Starting To Lose Hope!

Discussion in 'Trumpet Discussion' started by LeeMorganFan, Jun 25, 2011.

  1. LeeMorganFan

    LeeMorganFan New Friend

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    Apr 7, 2011
    NYC
    Hello all,
    I'm starting to get really frustrated with my extremely slow progress on the trumpet. It's to the point where I'm starting to question whether I'll ever learn to play this right. It's only been two months but I feel like I should have made more progress by now.

    My problem is not being able to find the right lip formation in order to get a good tone. It seems like everytime I place the horn on my mouth, my lips start to search for that perfect form in order to try and get a decent tone and the result is almost always a sputtered, broken, horrible sounding sound or squak if you will. It's almost as if my lips are just not formed to play trumpet! Sometimes, I'll get a little piece of a decent tone but it doesn't last for long.

    I started taking private lessons with a professional trumpeter. From day one he's got me doing excercises from a book called Super Lung Power & Breath Control. And he's got me doing basic tone production exercises from a book titled Eby's Scientific Method for Cornet and Trumpet. Despite him hearing my horrible sound and me letting him know about my embouchure problems, he hasn't really zoomed in on this topic yet.

    One final note, I practice about 1/2 hour each day 4-5 times per week. Any suggestions guys? Any idea why my tone breaks up and sputters like that? Any help will be greatly appreciated!


    Roberto
     
  2. Myszolow

    Myszolow Pianissimo User

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    Apr 23, 2011
    It takes quite a long time to get good tone. Keep at it. That's all you can do.

    If you're playing 3 hours a week for 8 weeks you've only played for 24 hours. How good can you get at anything worthwhile in only one day?
     
  3. rowuk

    rowuk Moderator Staff Member

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    I would recommend taking a WHOLE SATURDAY and playing tunes like from a hymnbook for 10 minutes at a time, then a break, come back later and the next 10 minutes. After 5 - 10 of these sessions (all in one day!), you will have found a decent sound, now you need to do the same thing on Sunday to firm up the new discovery. Tone is fastest built in context and that means lots of easy TUNES!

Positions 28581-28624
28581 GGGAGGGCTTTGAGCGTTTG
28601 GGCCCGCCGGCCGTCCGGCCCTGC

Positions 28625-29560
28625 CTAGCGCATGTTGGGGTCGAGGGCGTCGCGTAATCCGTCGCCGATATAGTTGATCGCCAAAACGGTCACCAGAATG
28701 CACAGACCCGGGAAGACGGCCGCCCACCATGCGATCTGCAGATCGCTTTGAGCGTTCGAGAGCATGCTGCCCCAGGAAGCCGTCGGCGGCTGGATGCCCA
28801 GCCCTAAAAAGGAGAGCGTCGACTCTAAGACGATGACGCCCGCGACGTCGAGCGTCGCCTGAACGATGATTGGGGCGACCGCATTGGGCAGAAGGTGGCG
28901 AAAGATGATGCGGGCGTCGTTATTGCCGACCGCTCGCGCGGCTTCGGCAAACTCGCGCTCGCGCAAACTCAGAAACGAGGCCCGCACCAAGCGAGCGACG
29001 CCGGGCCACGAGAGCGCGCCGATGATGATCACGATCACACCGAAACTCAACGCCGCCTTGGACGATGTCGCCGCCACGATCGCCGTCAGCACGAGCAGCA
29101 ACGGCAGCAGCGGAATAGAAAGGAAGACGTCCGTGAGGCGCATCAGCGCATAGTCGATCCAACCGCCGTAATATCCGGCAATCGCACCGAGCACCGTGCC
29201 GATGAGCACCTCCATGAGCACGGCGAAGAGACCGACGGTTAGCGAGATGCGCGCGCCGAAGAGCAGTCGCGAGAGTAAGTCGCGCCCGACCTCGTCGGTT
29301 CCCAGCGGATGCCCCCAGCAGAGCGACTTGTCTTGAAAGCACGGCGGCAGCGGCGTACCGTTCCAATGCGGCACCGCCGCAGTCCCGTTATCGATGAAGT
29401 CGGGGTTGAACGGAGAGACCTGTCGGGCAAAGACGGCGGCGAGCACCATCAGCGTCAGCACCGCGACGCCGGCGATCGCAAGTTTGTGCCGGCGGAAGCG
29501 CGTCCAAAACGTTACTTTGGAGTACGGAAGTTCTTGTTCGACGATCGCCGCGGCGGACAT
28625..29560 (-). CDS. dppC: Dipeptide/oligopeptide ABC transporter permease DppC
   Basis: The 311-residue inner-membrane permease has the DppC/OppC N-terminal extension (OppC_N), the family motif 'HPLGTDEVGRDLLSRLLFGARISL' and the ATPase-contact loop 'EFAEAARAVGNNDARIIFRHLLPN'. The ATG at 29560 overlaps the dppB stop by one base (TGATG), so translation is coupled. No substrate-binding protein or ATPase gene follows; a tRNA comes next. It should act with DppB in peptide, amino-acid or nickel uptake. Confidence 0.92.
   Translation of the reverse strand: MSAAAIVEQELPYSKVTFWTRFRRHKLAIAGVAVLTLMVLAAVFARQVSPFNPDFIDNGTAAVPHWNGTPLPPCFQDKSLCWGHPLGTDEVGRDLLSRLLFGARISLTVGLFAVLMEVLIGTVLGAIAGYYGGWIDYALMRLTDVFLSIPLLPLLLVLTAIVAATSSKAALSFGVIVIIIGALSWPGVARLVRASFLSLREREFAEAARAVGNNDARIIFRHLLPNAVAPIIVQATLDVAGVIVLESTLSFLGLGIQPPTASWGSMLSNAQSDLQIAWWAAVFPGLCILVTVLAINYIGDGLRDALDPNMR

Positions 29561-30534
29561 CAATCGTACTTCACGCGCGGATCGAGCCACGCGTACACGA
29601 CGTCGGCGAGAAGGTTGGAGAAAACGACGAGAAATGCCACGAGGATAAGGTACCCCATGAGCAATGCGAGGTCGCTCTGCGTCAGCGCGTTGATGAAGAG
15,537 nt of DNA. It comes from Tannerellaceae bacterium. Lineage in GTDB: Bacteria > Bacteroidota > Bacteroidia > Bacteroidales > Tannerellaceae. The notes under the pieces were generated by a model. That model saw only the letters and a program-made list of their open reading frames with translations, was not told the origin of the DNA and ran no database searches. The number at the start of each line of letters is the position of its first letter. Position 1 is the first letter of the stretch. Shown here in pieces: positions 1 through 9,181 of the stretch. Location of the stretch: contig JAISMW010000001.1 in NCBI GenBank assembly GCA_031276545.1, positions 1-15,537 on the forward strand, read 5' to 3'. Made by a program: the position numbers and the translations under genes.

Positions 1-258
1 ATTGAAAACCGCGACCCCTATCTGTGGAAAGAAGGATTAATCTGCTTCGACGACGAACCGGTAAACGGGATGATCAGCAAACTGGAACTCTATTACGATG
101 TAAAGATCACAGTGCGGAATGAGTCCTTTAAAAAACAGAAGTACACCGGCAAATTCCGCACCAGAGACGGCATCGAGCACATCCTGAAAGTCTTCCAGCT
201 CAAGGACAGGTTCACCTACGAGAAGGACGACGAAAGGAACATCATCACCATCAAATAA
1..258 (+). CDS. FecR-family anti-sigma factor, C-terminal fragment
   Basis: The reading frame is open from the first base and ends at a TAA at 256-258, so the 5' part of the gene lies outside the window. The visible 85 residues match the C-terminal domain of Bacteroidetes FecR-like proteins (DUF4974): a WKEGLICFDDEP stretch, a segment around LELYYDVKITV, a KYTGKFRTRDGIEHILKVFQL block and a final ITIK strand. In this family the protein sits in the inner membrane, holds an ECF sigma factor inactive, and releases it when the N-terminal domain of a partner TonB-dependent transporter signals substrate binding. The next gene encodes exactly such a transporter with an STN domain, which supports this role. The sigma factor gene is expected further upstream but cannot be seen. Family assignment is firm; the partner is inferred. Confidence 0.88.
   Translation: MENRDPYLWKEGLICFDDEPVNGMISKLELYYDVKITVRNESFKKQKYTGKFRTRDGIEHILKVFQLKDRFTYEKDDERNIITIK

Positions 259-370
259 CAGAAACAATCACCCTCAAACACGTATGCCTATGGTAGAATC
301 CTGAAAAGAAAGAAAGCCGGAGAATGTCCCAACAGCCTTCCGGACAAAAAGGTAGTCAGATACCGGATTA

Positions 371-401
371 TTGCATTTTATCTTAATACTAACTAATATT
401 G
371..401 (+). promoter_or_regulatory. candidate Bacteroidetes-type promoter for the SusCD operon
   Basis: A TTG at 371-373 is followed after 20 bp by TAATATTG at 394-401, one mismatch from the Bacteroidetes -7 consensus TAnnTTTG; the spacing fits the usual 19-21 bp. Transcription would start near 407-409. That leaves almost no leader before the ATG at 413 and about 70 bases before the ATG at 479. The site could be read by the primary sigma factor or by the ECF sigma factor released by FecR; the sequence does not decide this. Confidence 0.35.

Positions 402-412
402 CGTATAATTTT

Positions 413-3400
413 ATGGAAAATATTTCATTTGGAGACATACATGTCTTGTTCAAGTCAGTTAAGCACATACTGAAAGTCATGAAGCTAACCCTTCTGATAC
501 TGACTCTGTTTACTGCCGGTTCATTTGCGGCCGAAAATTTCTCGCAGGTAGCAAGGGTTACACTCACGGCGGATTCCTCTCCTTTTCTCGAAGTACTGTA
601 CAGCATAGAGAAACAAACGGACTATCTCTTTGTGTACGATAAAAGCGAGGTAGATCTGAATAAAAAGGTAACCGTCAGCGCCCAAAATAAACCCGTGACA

4. larry tscharner

    larry tscharner Forte User

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    Apr 30, 2010
    dubuque iowa
    Roberto. Nothing great is easy, thats why playing trumpet is so great. In terms of playing trumpet think in terms of growing up. At two months you are just a baby and are grasping at the basics that your adult mind is frustrated with. You have to be in it for the long haul and skills are learned in fractions of an inch. If you stick with it you will be rewarded in the future but the future is always measured in years, not weeks or even months. If I can do it so can you, but it will take time and no one ever is satisfied with their level of play so get used to it. In no way do I mean this to sound harsh, but quit your whining and get back to being the best trumpet player you can. It will get better as you go and one trick I learned a long time ago that has served me well...find the best musicians that you can that will let you sit in with them in their practice sessions and do your best. You will be supprised at how much you can absorb from them. The truly great ones love to teach by example and may even throw you a bone with some useful tips, they arent threatened by others wanting to be better.

    If I remember correctly you seemed to have a love for trumpet that impressed me. As the going gets tough draw on that love to sustain you and keep on plugging. Its important to have fun at it so if you can find a way to participate in a group that even at your level can use you is important. Your teacher may be able to help you find a group to play with. DONT BE A QUITTER. Best wishes.
     
  5. mrsemman

    mrsemman Piano User

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    Apr 8, 2010
    Massachusetts
    There may several reasons for a terrible sound coming from your horn. Breathing is essential. Relaxed breathing helped me. Playing your horn is very much like speaking to a friend. If you are nervous and tense in speaking, your playing will reflect that. Breath control is, again essential.

    The other aspect is that of pressure. Some players, myself included, tend to use pressure to assist in hitting a note, especially high notes. Included with this is the use of tightening the lips or "smile" in attempting to hit notes.